Wealthy L.A. areas get slowest 911 service [Google+ hangout]
This post has been corrected. See below for details.
The Times' Ben Welsh and Kate Linthicum will join city editor Shelby Grad at 10:45 a.m. to discuss LAFD response times across Los Angeles. The wait for 911 medical aid varies dramatically across the city, with the longest waits for many of the city's most exclusive neighborhoods, according to a Times investigation.
Controversy over the Los Angeles Fire Department's response times erupted in March after The Times reported that fire officials admitted publishing incorrect data making it appear rescuers arrived at emergencies faster than they actually did.
The Times has followed up with a series of investigative stories using the California Public Records Act and groundbreaking data analysis that has uncovered deep-rooted problems in a safety net millions of Angelenos rely on when they dial 911.
From Welsh, Linthicum and Times reporter Robert Lopez's Thursday story:
Under national standards adopted by the Los Angeles Fire Department, rescuers are supposed to arrive within six minutes to almost all medical emergencies. But the Times analysis found that in affluent hillside communities stretching from Griffith Park to Pacific Palisades, firefighters failed to hit that mark nearly 85% of the time.
In contrast, rescuers beat the six-minute standard in most of their responses in the more densely populated neighborhoods in and around downtown, where 911 calls are more frequent and the department deploys more resources.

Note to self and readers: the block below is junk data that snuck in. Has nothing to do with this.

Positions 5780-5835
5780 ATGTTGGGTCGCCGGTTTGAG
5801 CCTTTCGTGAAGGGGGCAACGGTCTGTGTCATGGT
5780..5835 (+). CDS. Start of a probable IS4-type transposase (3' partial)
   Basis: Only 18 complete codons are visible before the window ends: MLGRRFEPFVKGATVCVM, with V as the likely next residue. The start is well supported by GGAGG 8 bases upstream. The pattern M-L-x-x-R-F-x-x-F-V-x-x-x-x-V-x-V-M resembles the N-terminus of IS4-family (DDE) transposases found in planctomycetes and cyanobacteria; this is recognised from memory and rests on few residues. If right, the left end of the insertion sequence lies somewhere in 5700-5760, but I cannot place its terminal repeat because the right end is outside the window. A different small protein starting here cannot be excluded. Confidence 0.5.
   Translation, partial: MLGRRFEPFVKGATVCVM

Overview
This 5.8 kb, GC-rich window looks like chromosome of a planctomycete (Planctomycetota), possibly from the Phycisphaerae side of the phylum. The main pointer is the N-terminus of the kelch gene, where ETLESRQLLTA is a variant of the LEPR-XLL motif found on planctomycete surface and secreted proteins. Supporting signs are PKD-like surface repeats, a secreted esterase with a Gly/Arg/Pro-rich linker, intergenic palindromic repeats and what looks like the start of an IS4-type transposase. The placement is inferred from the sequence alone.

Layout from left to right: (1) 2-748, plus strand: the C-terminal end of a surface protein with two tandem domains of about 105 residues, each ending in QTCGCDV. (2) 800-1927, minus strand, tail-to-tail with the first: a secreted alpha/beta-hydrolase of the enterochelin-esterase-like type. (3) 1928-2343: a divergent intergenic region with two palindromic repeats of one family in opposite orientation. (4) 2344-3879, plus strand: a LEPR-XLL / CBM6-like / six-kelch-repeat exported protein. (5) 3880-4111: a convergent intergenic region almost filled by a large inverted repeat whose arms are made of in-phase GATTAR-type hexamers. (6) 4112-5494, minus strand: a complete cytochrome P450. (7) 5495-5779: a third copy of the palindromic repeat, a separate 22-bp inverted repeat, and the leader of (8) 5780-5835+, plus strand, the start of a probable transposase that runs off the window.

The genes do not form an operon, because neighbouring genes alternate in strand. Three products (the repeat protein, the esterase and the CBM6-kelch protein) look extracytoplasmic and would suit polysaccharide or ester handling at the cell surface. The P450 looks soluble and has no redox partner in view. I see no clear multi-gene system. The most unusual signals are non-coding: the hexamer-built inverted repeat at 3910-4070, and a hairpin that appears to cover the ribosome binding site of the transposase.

The disparities were also seen in cases of cardiac arrest, one of the most time-sensitive emergencies; brain damage can begin just four minutes after the heart stops beating. Over the last five years, cardiac arrest responses to incidents in Bel-Air have been twice as long as those in the Westlake neighborhood surrounding MacArthur Park, where rescuers arrived on average in just over five minutes.
The Fire Department's 911 response record is being closely scrutinized by auditors, fire commissioners and elected officials. In March, top commanders acknowledged the agency had for years been producing performance reports that overstated how quickly rescuers were reaching victims in need.
The Times investigation is the first independent, block-by-block analysis of how long it takes LAFD units to reach victims after the agency picks up a 911 call. The findings reinforce the obvious risks of living in L.A.'s scenic and desirable canyon enclaves, where wildfires and mudslides are a perennial concern and narrow and winding roads can slow rescue vehicles.
[For the Record, 12:50 p.m., Nov. 16: An earlier version of this post incorrectly referred to the LAPD in the first paragraph. The correct agency is the Los Angeles Fire Department.]ALSO: